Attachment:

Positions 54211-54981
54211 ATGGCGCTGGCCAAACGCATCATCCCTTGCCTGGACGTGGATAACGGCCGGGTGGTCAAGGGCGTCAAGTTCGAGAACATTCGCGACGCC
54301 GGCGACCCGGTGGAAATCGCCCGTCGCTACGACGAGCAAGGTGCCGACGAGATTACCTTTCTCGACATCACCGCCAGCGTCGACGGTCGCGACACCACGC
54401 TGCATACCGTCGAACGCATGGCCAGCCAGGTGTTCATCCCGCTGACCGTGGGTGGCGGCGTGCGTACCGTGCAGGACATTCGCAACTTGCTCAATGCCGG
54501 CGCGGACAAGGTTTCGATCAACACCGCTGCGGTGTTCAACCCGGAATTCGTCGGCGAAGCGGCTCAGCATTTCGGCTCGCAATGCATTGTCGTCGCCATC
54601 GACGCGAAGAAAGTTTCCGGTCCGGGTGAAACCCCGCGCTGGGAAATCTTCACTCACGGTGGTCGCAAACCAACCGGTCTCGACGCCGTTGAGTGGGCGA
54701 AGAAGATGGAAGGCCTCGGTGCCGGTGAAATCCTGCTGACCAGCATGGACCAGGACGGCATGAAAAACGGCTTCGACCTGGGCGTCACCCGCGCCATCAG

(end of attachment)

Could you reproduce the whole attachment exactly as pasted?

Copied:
Positions 54211-54981
54211 ATGGCGCTGGCCAAACGCATCATCCCTTGCCTGGACGTGGATAACGGCCGGGTGGTCAAGGGCGTCAAGTTCGAGAACATTCGCGACGCC
54301 GGCGACCCGGTGGAAATCGCCCGTCGCTACGACGAGCAAGGTGCCGACGAGATTACCTTTCTCGACATCACCGCCAGCGTCGACGGTCGCGACACCACGC
54401 TGCATACCGTCGAACGCATGGCCAGCCAGGTGTTCATCCCGCTGACCGTGGGTGGCGGCGTGCGTACCGTGCAGGACATTCGCAACTTGCTCAATGCCGG
54501 CGCGGACAAGGTTTCGATCAACACCGCTGCGGTGTTCAACCCGGAATTCGTCGGCGAAGCGGCTCAGCATTTCGGCTCGCAATGCATTGTCGTCGCCATC
54601 GACGCGAAGAAAGTTTCCGGTCCGGGTGAAACCCCGCGCTGGGAAATCTTCACTCACGGTGGTCGCAAACCAACCGGTCTCGACGCCGTTGAGTGGGCGA
54701 AGAAGATGGAAGGCCTCGGTGCCGGTGAAATCCTGCTGACCAGCATGGACCAGGACGGCATGAAAAACGGCTTCGACCTGGGCGTCACCCGCGCCATCAG